The Nigerian Economic Summit Group (NESG) and oil marketers, under the aegis of the Petroleum Retail Outlet Owners Association of Nigeria, are worried of an impending fiscal crisis in Nigeria following the continued rise in subsidy on Premium Motor Spirit, popularly called petrol.
NESG expressed its concern in the group’s September 2022 report titled, “The State of Nigeria’s Economy,” obtained in Abuja on Monday, as figures from the Nigerian National Petroleum Company Limited indicated that petrol subsidy gulped N2.04tn between January and July this year.
NNPC said its under-recovery of PMS/value shortfall, otherwise called fuel subsidy, was N210.38bn, N219.78bn, N245.77bn and N271.59bn in January, February, March and April 2022 respectively.
In the months of May, June and July, petrol subsidy gulped N327.07billion, N319.18billion and N448.78billion respectively. The total sum spent on PMS subsidy during the seven-month period was put at N2.04trillion.
In its latest report on the state of Nigeria’s economy, the NESG observed that the Federal Government’s huge fuel subsidy spending had been a drain on the country’s revenue despite the rise in crude oil prices in 2022.
The group stated, “In line with historical precedent, Nigeria’s fiscal space has been largely unimpressive, primarily on the revenue alongside a growing fiscal deficit.
“Despite an increase in global oil prices, the Federal Government’s actual revenue (N1.63trillion for January – April 2022) is short of the pro-rated budget (N3.32trillion), while government spending (N4.72trillion for January – April 2022) was significantly closer to the budgeted levels (N5.77trillion for January -April 2022).”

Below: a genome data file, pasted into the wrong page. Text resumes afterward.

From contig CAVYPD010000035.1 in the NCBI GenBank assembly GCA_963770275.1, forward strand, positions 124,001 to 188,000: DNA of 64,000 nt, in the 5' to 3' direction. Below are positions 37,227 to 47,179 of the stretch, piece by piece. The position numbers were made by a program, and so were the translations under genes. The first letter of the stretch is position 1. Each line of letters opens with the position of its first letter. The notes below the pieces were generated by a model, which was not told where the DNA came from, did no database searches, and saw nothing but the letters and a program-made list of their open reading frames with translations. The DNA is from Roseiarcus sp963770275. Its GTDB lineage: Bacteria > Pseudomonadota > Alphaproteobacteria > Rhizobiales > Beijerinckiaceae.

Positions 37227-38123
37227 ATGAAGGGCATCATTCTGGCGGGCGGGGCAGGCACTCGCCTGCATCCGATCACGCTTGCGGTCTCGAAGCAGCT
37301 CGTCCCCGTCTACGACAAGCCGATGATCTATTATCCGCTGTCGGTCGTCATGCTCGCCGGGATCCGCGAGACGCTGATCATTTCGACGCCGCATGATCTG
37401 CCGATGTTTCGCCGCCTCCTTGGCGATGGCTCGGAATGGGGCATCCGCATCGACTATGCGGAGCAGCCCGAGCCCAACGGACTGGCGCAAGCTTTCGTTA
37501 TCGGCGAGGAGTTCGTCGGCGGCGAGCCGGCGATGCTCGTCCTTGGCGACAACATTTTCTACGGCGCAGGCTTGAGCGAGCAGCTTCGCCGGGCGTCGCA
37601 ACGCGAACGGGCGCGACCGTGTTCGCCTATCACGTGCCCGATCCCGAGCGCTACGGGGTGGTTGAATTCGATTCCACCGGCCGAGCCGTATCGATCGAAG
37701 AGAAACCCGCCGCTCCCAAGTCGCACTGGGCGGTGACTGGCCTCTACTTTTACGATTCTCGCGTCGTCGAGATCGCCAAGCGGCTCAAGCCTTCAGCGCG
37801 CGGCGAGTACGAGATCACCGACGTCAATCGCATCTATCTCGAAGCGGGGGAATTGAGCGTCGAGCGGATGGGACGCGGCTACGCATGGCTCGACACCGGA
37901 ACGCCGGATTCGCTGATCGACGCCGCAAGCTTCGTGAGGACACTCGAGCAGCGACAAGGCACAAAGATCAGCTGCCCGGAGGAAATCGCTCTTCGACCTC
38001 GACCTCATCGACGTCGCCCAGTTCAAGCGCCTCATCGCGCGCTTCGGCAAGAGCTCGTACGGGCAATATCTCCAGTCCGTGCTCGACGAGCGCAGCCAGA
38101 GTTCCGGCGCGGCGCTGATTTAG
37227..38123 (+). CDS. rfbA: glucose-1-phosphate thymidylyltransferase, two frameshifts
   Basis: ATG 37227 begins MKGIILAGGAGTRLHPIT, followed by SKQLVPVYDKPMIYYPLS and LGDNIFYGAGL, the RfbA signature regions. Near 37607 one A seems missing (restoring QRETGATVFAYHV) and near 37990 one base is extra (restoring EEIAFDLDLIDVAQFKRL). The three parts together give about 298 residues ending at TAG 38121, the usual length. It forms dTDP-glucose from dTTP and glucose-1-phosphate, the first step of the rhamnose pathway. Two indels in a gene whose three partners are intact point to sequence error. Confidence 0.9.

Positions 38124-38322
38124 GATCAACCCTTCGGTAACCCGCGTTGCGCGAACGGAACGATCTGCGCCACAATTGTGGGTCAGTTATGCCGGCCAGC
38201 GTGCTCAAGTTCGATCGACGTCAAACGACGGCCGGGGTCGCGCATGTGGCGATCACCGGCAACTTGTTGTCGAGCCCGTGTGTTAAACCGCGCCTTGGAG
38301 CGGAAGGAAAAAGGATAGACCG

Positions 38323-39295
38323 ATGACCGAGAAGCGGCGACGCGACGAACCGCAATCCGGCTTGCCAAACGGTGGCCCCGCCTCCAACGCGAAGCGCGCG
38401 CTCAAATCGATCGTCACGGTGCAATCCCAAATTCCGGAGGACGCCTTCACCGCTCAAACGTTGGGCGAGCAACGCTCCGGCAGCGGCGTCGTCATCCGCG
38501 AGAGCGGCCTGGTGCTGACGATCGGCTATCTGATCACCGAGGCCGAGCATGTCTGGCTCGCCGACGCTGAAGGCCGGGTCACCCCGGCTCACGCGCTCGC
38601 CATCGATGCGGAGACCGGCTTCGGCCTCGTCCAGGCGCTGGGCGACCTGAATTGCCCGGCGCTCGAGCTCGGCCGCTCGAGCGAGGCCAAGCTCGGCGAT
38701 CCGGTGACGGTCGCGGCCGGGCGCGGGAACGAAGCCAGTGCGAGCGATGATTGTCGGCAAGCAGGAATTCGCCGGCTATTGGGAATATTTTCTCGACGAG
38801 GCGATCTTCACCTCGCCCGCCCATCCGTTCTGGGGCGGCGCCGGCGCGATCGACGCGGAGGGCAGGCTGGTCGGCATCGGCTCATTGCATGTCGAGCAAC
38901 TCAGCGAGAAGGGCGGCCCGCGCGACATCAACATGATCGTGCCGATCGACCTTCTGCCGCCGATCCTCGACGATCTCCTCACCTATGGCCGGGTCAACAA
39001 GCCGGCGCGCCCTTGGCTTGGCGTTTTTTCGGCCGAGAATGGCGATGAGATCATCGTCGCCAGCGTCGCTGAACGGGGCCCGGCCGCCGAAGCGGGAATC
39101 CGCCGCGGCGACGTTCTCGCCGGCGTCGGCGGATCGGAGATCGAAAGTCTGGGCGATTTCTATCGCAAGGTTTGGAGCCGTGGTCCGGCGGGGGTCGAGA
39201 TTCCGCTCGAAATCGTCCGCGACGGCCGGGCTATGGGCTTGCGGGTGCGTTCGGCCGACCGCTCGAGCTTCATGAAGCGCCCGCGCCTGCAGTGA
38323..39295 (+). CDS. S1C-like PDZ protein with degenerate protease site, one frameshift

The NESG said the government should cut its fiscal deficit to avert an impending fiscal crisis, highlighting the gradual withdrawal of fuel subsidy as one of the measures to achieve this.
“Embark on the gradual phasing out of the fuel subsidy programme,” the economic think-tank told the Federal Government, stressing that sustaining the programme was “disastrous.”
“Aside from taking a clear position on the fuel subsidy issue, the Federal Government must begin the shutting down phase of subsidy programmes to save the country from impending fiscal crisis. Understandably, this suggestion will affect the welfare of the citizens, but it is only in the short term. On the other hand, the more extended effects of sustaining this programme are disastrous.”
Also speaking on the development, the President, Petroleum Retail Outlet Owners Association of Nigeria, Billy Gillis-Harry, stated that petrol subsidy should be immediately stopped.
“The subsidy that is being paid on petrol should be stopped. The money should be recycled into other developmental projects such as health, refineries, etc,” he said.
Gillis-Harry argued that since the refineries have not been successfully fixed by the government, “they should either give it wholly to private sector practitioners such as PETROAN, which owns the retail outlets for which the products are being refined, to manage.”
On concerns the petrol might sell for about N500/litre should subsidy be halted, the PETROAN president said, “This subsidy that we are talking about, what is its practical performance in the everyday life of a Nigerian? We need to ask that question. Today some people bought petrol at N250/litre, somebody else bought at N300/litre, while another person is saying, ‘let us just have the product because we are ready to pay N400/litre.”
“So, you can see that in different parts of the country there are different kinds of experiences by motorists and other users of petrol. Therefore, it is a very simple thing that we should level the ground by allowing deregulation to rule. That’s the answer.”